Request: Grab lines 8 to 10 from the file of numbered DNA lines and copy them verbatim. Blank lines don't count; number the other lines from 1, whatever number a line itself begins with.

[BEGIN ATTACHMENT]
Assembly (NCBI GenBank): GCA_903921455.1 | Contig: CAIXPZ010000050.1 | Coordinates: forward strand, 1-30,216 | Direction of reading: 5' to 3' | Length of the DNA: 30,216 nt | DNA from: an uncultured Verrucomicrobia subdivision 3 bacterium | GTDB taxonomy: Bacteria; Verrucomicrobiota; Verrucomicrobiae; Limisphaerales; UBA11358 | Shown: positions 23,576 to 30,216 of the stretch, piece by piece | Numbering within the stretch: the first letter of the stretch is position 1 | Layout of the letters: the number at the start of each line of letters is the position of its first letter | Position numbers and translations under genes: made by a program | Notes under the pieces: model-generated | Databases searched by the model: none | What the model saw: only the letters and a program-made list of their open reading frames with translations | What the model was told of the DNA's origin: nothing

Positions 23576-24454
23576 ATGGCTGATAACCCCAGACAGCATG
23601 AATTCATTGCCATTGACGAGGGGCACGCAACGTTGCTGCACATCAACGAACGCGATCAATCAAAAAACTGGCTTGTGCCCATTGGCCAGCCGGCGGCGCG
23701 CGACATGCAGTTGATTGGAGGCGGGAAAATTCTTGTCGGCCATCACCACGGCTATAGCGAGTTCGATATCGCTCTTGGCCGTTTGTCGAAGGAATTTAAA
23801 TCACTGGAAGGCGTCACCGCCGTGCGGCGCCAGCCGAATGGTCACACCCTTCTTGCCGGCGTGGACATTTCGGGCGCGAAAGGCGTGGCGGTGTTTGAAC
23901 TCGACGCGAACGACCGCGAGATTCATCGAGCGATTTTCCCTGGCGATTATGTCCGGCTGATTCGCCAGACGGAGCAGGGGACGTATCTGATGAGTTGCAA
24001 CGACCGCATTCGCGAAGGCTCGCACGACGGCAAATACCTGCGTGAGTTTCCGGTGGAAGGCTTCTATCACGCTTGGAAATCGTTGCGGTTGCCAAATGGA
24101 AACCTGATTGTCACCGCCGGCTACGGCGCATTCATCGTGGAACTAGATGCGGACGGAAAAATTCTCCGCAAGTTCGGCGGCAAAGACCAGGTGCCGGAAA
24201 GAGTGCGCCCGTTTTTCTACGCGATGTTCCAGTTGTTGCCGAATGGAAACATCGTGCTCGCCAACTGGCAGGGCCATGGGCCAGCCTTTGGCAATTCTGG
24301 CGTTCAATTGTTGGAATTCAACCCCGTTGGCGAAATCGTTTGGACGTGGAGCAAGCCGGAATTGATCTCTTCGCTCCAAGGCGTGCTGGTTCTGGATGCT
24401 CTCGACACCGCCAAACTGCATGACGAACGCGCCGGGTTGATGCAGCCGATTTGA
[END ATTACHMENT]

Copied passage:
24001 CGACCGCATTCGCGAAGGCTCGCACGACGGCAAATACCTGCGTGAGTTTCCGGTGGAAGGCTTCTATCACGCTTGGAAATCGTTGCGGTTGCCAAATGGA
24101 AACCTGATTGTCACCGCCGGCTACGGCGCATTCATCGTGGAACTAGATGCGGACGGAAAAATTCTCCGCAAGTTCGGCGGCAAAGACCAGGTGCCGGAAA
24201 GAGTGCGCCCGTTTTTCTACGCGATGTTCCAGTTGTTGCCGAATGGAAACATCGTGCTCGCCAACTGGCAGGGCCATGGGCCAGCCTTTGGCAATTCTGG